Palestinians push for UN resolution rejecting Trump's Jerusalem move
Palestinian diplomats want the UN Security Council to vote on a draft resolution rejecting President Donald Trump's decision to recognise Jerusalem as Israel's capital, even though the measure would almost certainly face a US veto, diplomats said Wednesday.
Palestinian Ambassador Riyad Mansour told AFP that the text would demand that the United States scrap the decision on Jerusalem, but other diplomats suggested the wording would not be so strong.
Egypt was expected to circulate a draft resolution to council members, possibly as early as this week, according to senior council diplomats.
Mansour said late Tuesday that he was working on a draft text that would "reaffirm the positions of the Security Council and ask the Americans to rescind."
The United States found itself isolated at the Security Council last week when all 14 other members including allies Britain, France and Italy condemned the decision, which broke with international consensus.
The status of Jerusalem, a city holy to Christians, Jews and Muslims, is perhaps the most sensitive issue in the Israeli-Palestinian conflict.
Israel sees the entire city as its undivided capital, while the Palestinians want the eastern sector, which Israel seized in the 1967 war and later annexed, as the capital of their future state.
Several UN resolutions call on Israel to withdraw from territory seized during the 1967 war and have reaffirmed the need to end the occupation of that land.
In 1980, the council adopted a resolution stating that "all legislative and administrative measures and actions taken by Israel, the occupying power, which purport to alter the character and status of the Holy City of Jerusalem have no legal validity."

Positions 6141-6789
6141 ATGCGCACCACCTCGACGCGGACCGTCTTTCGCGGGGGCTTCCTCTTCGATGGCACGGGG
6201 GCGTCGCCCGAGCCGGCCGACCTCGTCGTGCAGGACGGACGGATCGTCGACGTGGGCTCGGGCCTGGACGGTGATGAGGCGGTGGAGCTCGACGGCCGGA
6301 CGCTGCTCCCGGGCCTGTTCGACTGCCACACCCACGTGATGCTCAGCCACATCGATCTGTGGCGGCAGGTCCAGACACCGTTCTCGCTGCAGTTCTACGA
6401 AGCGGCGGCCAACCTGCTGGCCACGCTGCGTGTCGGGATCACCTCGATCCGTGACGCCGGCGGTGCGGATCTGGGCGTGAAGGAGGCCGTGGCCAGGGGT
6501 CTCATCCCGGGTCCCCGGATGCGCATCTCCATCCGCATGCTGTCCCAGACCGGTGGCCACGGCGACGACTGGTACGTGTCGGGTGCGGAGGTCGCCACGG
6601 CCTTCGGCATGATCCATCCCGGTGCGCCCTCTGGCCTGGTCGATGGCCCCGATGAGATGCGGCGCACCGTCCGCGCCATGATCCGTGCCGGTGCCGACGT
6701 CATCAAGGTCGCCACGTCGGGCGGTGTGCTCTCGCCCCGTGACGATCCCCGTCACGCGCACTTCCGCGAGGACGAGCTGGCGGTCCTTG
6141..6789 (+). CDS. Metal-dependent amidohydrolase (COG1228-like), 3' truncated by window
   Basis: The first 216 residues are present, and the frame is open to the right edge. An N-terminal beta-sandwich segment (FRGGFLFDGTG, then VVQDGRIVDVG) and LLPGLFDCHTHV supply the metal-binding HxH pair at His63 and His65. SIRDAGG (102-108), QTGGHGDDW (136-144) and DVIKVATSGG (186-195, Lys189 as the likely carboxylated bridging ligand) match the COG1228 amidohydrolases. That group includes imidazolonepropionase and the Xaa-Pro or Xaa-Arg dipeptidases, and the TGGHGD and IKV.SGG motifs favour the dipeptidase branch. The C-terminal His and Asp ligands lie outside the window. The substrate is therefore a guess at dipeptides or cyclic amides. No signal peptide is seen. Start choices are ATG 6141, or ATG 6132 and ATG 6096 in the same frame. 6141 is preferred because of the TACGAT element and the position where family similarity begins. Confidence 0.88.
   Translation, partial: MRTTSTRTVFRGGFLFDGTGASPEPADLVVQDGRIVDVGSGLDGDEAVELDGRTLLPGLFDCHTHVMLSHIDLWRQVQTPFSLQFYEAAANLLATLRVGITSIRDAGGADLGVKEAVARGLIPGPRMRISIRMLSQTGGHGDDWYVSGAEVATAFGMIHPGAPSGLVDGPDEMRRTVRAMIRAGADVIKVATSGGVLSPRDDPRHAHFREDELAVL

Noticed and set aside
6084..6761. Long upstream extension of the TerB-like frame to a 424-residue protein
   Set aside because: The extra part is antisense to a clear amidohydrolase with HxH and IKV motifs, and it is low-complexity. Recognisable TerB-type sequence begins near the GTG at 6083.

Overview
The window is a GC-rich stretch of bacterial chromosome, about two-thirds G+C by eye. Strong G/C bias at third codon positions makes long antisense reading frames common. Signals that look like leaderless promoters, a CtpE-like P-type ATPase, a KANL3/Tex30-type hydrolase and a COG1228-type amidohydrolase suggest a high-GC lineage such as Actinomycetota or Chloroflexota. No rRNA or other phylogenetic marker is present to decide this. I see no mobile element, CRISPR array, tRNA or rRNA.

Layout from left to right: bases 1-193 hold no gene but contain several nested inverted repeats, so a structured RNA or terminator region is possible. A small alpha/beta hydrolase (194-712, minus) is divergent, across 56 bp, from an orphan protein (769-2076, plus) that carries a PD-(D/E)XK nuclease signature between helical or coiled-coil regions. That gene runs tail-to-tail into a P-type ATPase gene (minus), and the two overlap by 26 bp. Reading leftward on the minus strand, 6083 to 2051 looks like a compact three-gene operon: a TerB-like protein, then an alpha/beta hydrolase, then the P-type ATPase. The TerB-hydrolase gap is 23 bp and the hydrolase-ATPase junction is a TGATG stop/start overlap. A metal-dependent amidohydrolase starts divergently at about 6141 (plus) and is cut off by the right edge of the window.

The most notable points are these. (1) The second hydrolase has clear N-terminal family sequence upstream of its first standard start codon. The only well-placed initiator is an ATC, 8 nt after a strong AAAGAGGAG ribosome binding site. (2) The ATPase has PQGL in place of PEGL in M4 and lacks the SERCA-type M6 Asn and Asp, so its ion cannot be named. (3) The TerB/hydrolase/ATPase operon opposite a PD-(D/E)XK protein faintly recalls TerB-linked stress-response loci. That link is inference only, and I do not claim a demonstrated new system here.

A council diplomat said several draft texts had been shared informally but that the exact wording of the proposed draft resolution was key to ensure that all 14 council members vote in favor of the measure.
That would force the United States to resort to its veto power, a move that would highlight its isolation.
The Palestinians "actively want a US veto and they actively want the other 14 to stay together," said the diplomat, who asked not to be named.
Some council members such as Britain, Japan and Ukraine are reluctant to back a toughly worded measure that would strongly condemn the US decision and demand its reversal.
But they would probably rally around a resolution that repeats previous language and expresses regret "about recent developments," he said.
Backed by Arab countries, the Palestinians are also expected to ask the UN General Assembly to adopt a resolution condemning the US move.
The Palestinian campaign at the United Nations however is not intended to remove the United States from the peace process but rather to gain leverage on any future peace plan, diplomats said.
"This is not about pushing the US out of the picture. This is about them trying to shape the eventual content of a US-led proposal to be more in line" with the Palestinian stance, said a council diplomat.